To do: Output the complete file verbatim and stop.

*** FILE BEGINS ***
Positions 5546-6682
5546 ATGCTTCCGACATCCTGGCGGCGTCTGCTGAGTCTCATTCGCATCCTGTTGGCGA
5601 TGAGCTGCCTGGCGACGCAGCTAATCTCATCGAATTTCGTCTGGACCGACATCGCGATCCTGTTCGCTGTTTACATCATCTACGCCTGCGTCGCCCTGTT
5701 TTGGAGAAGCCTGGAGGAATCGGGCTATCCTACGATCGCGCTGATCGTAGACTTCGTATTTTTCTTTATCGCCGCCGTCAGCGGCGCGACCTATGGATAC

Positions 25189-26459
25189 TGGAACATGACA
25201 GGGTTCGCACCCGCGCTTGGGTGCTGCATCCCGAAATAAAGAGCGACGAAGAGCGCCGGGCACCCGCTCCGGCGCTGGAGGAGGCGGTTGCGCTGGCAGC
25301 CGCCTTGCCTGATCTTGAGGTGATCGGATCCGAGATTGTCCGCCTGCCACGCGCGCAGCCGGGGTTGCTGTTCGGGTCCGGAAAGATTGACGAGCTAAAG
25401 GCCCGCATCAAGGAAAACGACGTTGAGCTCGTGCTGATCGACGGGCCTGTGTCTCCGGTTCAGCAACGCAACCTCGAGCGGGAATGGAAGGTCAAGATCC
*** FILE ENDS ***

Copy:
Positions 5546-6682
5546 ATGCTTCCGACATCCTGGCGGCGTCTGCTGAGTCTCATTCGCATCCTGTTGGCGA
5601 TGAGCTGCCTGGCGACGCAGCTAATCTCATCGAATTTCGTCTGGACCGACATCGCGATCCTGTTCGCTGTTTACATCATCTACGCCTGCGTCGCCCTGTT
5701 TTGGAGAAGCCTGGAGGAATCGGGCTATCCTACGATCGCGCTGATCGTAGACTTCGTATTTTTCTTTATCGCCGCCGTCAGCGGCGCGACCTATGGATAC

Positions 25189-26459
25189 TGGAACATGACA
25201 GGGTTCGCACCCGCGCTTGGGTGCTGCATCCCGAAATAAAGAGCGACGAAGAGCGCCGGGCACCCGCTCCGGCGCTGGAGGAGGCGGTTGCGCTGGCAGC
25301 CGCCTTGCCTGATCTTGAGGTGATCGGATCCGAGATTGTCCGCCTGCCACGCGCGCAGCCGGGGTTGCTGTTCGGGTCCGGAAAGATTGACGAGCTAAAG
25401 GCCCGCATCAAGGAAAACGACGTTGAGCTCGTGCTGATCGACGGGCCTGTGTCTCCGGTTCAGCAACGCAACCTCGAGCGGGAATGGAAGGTCAAGATCC